I began my study at an ancient Spanish olive grove on the road to Morella, in the Castellon region, in the autumn of 2006. The weather was still warm, the harvest about to begin. The sun-bleached, perfectly rounded pebbles on the ground contrast with black trunks of trees planted hundreds of years ago, perhaps a thousand years ago, some of them. They reminded me of sculptures. In the square viewfinder of my camera, I see torsos, huge statues, giants, and I think of Michelangelo’s slaves; natural backlighting draws a portrait gallery that reminds me of Jacques Lacarrière’s description in L’été Grec (Greek Summer).
“These massive, heavy, bulging olive trees, gnarled or gouged by deep fissures, twisted, gutted, bearing a striking resemblance to monstrous gnomes, with the deadpan and mocking countenances of spirits of the woods stuck to such trees like heroes transformed into plants and immobilized halfway in their own metamorphosis.”
[...] The olive tree has remained a significant influence in the everyday life of cultures around the Mediterranean. In ancient poetry and writing, it is the most venerated of trees. The Greeks made it a sacred tree (particularly for its oil, used in lamps), and so have the people of Tunisia and Algeria in more recent times. In Islamic cultures, it is the cosmic tree, the center and the pillar of the world, symbolizing universal man.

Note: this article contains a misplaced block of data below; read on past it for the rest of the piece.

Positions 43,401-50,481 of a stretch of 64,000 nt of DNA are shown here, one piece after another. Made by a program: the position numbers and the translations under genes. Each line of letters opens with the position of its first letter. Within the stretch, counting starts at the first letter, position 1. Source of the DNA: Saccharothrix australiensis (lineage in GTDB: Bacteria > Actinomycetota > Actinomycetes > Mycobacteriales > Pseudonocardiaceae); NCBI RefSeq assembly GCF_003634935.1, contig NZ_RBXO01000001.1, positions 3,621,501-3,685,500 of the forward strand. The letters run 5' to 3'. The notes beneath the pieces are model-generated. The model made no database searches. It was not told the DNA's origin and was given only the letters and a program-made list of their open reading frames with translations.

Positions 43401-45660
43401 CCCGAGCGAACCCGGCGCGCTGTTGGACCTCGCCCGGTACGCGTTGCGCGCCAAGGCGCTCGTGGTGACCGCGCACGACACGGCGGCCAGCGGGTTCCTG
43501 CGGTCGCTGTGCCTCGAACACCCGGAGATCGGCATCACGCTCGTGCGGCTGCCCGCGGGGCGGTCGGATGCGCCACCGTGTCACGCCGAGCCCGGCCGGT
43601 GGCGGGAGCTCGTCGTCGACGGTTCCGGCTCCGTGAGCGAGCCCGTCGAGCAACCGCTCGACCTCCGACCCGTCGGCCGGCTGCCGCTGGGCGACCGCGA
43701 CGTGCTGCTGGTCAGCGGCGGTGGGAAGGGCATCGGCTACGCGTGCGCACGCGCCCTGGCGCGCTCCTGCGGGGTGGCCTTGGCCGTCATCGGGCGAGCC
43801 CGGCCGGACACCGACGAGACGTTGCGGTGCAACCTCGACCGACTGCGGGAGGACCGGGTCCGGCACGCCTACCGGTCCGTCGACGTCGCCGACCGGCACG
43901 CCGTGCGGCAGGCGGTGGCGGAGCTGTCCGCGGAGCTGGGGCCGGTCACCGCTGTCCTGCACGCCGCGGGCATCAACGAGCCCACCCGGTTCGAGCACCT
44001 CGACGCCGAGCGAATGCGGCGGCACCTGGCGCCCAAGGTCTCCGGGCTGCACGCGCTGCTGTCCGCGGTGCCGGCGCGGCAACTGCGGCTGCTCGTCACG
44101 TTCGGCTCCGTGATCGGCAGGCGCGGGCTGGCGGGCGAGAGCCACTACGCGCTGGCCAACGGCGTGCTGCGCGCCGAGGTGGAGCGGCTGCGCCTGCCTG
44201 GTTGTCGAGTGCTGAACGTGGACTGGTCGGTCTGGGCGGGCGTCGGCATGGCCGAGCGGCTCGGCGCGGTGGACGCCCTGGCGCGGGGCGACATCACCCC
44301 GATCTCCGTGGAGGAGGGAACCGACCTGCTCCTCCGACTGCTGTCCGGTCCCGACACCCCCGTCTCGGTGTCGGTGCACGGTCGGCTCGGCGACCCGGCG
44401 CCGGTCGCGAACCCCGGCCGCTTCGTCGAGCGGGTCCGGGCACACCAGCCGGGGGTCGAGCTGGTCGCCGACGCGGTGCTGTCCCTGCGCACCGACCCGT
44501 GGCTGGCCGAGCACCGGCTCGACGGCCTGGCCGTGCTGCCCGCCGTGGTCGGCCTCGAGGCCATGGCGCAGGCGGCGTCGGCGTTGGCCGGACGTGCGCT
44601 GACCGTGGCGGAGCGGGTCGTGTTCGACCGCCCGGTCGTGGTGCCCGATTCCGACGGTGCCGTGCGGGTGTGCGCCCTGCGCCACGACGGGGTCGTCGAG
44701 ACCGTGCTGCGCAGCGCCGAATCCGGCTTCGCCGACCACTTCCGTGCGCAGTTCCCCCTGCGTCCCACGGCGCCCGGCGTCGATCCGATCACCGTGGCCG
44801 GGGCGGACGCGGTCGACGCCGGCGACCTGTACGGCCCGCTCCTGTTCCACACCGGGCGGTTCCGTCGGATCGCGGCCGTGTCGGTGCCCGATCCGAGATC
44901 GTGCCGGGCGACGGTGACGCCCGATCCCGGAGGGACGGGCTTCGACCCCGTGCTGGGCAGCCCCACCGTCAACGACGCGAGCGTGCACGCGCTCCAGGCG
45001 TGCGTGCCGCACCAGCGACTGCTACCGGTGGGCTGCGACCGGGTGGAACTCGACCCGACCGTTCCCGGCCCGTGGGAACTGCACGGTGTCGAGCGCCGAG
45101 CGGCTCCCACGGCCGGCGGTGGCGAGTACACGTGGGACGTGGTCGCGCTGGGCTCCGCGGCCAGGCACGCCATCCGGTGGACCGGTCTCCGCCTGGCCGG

Jacques Berthet, L’ombre et la forme (Shadow and Form), February, 2010 (excerpt)
b. 1949, Geneva, Switzerland
Lives and works in Geneva. His photographs, conceived on the principle of the series, show the research on nature and the transformation of the landscape thanks to the act of the filing of the industrial architecture memory. Selected solo and group exhibitions: Surgis de l’hombre, Galerie Alain Paire, Aix-en Provence (2013) • Frac Franche-Comté, Maçon (2013) • The Mediterranean Approach, [mac] Musée d’Art Contemporain, Marseille and SESC Pinheiros, Sao Paulo, Brazil (2012) • Collection de Institut d’Art Contemporain, Lyon, Cité du design de St Etienne (2011) • National Gallery, Bangkok (2010) • Centre d’ art contemporain, Geneva (2003) • Studio la Città, Verona (2001) • Kunsthalle, Berne (1999) • Centre pour l’image contemporaine, Geneva (1999) • Galerie Blancpain Stepczynski, Geneva (1998).